Well, what about caller ID? More people people have it now than 15 years ago. Personally, I like giving my opinions! But if I don’t have a spare 20 minutes, I am not inclined to give the time it takes to answer the questions. Plus, it is not clear who is calling me, I don’t answer. Back in 1997, I didn’t have caller ID. I would have answered the phone just in case it was a family member.
Yes, I took the 10 minutes to take it.
<< so something is up with all these polls. >>
You are right, and that something is $$$.
Pollsters take polls because they make money for doing so. If the results are close, they become more relevant. But, if they were to report the truth — Romney is BLOWING AWAY Obama — then who would pay them for their polls anymore?
Romney 53, Obama 46. Write it down.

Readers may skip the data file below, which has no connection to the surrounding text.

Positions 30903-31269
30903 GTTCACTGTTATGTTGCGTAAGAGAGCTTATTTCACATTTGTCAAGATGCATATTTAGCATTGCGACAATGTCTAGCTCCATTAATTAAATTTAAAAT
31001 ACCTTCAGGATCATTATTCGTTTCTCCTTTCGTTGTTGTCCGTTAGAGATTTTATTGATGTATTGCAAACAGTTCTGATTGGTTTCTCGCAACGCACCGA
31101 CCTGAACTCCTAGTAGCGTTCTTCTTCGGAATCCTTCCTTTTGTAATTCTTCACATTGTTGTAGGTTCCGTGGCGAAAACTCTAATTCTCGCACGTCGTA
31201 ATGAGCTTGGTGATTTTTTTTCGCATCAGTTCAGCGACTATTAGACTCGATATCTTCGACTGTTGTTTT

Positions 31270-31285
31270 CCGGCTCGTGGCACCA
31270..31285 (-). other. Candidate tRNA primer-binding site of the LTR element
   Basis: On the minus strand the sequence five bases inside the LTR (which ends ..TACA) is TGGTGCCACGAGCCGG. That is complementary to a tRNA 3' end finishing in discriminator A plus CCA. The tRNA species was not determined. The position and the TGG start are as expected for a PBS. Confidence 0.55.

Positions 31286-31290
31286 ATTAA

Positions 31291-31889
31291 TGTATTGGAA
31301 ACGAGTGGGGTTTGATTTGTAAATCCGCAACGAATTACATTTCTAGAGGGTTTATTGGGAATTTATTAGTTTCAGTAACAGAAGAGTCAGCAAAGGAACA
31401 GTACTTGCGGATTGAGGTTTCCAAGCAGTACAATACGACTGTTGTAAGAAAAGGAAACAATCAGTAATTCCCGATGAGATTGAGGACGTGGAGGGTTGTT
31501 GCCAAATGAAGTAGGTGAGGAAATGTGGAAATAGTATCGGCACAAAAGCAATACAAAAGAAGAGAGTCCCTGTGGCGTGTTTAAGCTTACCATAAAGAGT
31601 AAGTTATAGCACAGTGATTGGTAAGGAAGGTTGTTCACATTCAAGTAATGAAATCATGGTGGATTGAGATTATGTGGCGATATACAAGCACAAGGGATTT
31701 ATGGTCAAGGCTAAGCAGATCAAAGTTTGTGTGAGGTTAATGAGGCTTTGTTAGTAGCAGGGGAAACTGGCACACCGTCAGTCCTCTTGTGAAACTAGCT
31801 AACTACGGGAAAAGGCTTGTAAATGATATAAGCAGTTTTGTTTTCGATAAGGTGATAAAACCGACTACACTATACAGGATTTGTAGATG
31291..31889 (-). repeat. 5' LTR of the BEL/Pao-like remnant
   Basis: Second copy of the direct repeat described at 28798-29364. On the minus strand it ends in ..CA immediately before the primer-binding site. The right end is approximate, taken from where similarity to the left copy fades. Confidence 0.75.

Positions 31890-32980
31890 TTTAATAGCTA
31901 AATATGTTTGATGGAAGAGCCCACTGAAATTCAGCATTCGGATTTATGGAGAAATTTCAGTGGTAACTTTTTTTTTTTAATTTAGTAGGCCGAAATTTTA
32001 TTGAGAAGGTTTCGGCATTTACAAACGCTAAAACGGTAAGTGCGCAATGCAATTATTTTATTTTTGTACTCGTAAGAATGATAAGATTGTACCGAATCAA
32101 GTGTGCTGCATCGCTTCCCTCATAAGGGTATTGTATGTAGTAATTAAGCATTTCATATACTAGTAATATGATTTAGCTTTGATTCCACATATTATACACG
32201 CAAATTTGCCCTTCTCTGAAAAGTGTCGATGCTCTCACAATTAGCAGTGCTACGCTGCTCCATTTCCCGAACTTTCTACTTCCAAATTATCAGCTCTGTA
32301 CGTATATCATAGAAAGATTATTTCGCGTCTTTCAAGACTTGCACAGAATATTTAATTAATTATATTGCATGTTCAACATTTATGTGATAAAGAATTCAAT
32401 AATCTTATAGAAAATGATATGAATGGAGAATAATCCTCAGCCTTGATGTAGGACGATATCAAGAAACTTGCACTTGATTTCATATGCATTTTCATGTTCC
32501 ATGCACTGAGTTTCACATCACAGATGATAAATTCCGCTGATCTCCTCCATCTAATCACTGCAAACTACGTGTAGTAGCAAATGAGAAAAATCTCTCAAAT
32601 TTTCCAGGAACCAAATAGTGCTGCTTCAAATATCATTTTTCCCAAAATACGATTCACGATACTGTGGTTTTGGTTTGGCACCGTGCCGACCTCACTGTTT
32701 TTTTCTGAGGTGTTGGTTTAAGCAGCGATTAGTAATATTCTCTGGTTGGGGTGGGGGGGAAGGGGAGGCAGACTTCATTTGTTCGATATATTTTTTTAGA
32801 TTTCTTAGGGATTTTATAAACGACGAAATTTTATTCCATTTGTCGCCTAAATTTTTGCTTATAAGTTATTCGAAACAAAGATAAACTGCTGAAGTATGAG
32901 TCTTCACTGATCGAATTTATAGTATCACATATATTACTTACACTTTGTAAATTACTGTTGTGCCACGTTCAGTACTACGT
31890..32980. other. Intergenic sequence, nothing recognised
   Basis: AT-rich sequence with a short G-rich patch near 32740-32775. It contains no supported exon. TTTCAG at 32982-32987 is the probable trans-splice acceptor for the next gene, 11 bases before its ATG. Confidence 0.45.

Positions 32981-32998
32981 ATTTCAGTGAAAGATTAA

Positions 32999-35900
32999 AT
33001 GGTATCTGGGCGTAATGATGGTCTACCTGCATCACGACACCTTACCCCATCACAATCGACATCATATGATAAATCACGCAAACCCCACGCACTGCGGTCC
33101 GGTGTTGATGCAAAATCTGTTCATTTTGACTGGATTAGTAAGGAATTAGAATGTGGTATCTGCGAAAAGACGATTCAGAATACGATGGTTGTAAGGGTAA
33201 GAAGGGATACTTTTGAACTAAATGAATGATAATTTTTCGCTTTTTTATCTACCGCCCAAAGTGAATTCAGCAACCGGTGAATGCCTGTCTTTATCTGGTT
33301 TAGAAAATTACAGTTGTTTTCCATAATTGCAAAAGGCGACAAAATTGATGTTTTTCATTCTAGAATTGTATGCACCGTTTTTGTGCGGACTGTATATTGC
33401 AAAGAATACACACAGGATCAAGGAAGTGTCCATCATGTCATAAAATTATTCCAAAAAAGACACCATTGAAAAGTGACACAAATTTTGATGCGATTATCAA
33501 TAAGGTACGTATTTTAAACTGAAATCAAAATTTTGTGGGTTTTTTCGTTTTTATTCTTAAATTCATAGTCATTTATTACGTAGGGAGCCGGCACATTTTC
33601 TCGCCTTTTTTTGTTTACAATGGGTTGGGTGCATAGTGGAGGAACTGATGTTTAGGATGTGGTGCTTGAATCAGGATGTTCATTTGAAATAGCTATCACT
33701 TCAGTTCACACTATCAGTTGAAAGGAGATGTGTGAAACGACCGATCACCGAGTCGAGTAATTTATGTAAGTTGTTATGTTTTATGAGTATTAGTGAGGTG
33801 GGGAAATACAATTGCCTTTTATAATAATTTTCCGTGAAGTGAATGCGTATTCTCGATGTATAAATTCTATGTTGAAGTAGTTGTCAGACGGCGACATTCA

53-46 is just about what I’ve been thinking. I get a little nervous about the electoral college, though, but I think 53-46 would mean Romney picked up those needed states. I so hope we’re right!
You’re right. And one Pub pollster pointed out the Pew poll that has Romney ahead today is skewed +5% Republican. There is no way that there are going to be 5% more Pubs than Dems either. So watch the independents for an accurate read, since that doesn’t change no matter how the sample is skewed. In 2008 Obama won independents by 12%. Now he is -17% to Romney. He can’t win with those numbers.
I was going to vote for obama, but after the debate, my obamaphone ran out of minutes, and they wouldn't give me another one.
Any time I am polled by a computer, they never get accurate responses.
“And one Pub pollster pointed out the Pew poll that has Romney ahead today is skewed +5% Republican.”
What are they doing! Skewed now for R’s, and after the debate will skew the other way and show obama comeback?
not fair...i now need a new keyboard and a box full of Kleenex
Interesting take since the Pew Poll shows as skewed at 0 over at unskewed polls.
One possible explanation is that people who have swung to Romney and are now identifying themselves as Republican previously were self-identifying as Dems, regardless of how they are really registered.